This morning a Brooklyn judge ignored the Brooklyn DA's sentencing recommendation for 15 days in jail for a driver who killed a pedestrian in Fort Greene last summer. There's no dispute that motorist Anthony Web was behind the wheel when he ran over Clara Heyworth on Vanderbilt Avenue, or that he was not legally allowed behind the wheel of a car. But in declining to sentence Webb to even 15 days in jail, Heyworth's husband believes the judge was sending a message about the DA's failure to bring serious criminal charges against Webb.
"During the very brief trial the judge made a number of comments criticizing the DA's office for not bringing more serious charges and reducing it to a violation," says Jacob Stevens, who was with Heyworth when she was killed. You may recall that an officer from the 88th Precinct smelled alcohol on Webb's breath and administered a roadside breath test about an hour after the accident. It registered a reading of .07, and although .08 is the legal limit for a DUI in New York, the test was administered after an hour had passed, and would have been enough to prosecute.
Webb was at first slapped with number of charges, including operating a motor vehicle while intoxicated, reckless driving, and operation of a motor vehicle by an unlicensed driver. The Brooklyn DA initially planned to charge Webb with vehicular manslaughter, a felony. But the case quickly fell apart, in part because the breath test unit the 88th Precinct carries around needs to be calibrated on a regular basis to be admissible in court, and this unit had not been calibrated since 2007. Also in part because the NYPD's Accident Investigation Squad appears to have done a sloppy job.
Jacob Stevens and his late wife Clara Heyworth. (Courtesy Jacob Stevens)
At today's hearing, the DA formally dropped all criminal charges, reducing Webb's charges to a violation. Webb was driving with a learner's permit at the time of the crash, and was not allowed to drive alone or at night. The DA cited him for violations for driving without proof of insurance and driving against restriction on license, and recommended 15 days in jail. He was sentenced to 0 days, was fined $250 out of the maximum $350 fine, and ordered to attend a drunk driving education program offered by DMV.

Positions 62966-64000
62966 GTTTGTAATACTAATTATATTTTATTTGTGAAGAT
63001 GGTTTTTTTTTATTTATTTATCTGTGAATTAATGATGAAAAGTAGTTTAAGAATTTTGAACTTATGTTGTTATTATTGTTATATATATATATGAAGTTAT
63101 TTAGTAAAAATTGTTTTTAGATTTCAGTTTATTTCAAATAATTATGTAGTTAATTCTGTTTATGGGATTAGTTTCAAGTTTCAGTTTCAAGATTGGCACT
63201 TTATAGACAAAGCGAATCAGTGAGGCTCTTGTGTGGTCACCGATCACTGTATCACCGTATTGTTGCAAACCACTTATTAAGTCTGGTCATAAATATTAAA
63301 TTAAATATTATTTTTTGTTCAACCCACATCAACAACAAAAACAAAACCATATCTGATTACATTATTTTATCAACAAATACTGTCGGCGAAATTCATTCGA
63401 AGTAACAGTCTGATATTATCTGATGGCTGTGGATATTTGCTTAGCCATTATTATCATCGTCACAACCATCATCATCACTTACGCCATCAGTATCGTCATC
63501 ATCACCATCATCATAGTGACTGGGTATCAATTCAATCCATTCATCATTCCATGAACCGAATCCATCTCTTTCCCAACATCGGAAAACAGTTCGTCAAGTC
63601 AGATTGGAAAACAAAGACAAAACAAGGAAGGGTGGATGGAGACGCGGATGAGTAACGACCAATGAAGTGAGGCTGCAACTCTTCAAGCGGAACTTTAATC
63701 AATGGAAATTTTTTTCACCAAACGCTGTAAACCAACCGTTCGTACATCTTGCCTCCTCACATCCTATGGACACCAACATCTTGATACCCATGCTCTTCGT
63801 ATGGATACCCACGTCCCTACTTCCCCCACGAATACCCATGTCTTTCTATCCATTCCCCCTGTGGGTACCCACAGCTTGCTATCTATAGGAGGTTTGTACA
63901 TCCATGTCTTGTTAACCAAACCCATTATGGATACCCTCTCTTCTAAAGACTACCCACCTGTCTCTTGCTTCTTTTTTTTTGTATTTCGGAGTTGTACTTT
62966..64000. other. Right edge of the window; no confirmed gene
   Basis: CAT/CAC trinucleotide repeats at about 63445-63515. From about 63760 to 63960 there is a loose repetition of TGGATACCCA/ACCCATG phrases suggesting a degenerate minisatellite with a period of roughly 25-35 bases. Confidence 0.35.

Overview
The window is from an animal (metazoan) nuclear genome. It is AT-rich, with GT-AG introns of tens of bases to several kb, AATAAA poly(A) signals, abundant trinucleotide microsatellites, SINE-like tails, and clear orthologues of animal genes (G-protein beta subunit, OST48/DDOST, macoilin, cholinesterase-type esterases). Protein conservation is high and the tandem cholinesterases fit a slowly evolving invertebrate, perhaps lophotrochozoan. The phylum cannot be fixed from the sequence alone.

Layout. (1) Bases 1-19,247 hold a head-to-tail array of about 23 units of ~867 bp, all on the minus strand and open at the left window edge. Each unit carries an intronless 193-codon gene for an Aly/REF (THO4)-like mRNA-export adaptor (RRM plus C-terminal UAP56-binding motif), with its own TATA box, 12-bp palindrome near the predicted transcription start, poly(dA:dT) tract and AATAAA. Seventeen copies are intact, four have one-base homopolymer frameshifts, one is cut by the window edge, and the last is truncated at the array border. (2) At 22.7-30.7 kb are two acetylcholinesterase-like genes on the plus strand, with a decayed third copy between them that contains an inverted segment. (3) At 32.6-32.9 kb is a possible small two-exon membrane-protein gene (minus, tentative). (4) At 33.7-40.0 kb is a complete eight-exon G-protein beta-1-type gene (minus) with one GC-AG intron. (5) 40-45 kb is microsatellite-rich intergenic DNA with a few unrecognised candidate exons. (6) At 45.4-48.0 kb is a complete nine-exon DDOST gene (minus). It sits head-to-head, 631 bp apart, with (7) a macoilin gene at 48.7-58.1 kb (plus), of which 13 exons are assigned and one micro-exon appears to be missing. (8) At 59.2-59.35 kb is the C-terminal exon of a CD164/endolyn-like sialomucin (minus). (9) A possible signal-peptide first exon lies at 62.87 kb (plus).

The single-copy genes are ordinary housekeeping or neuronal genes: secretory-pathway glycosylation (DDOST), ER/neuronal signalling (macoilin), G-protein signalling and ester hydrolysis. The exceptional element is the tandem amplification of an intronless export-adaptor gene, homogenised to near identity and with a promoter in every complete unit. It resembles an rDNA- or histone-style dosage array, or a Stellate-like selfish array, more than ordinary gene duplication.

According to Stevens, during the hearing Brooklyn Criminal Court Judge Desmond Green said "he had tried cases before where the portable breath test wasn't admissible but where they used other elements instead. The judge said he was ready to hear the trial, and made pains to say that it wasn't his decision, it was the DA. It was pretty clear that the judge was frustrated by the failure to press more serious charges in this case. It's a travesty that these more serious charges won't be heard in criminal court."
Although Webb may be off the hook there, he still faces a civil lawsuit filed by Stevens, who is also suing the NYPD for conducting an allegedly sloppy investigation in the wake of his wife's death. "If the defendant had observed terms of license and not driven that day, my wife would still be alive," Stevens tells us. "I had hoped judge would use his discretion and implement jail time, but I think it was a way for him to say that the driver should have been tried for being drunk." The Brooklyn DA's office did not immediately respond to a request for comment.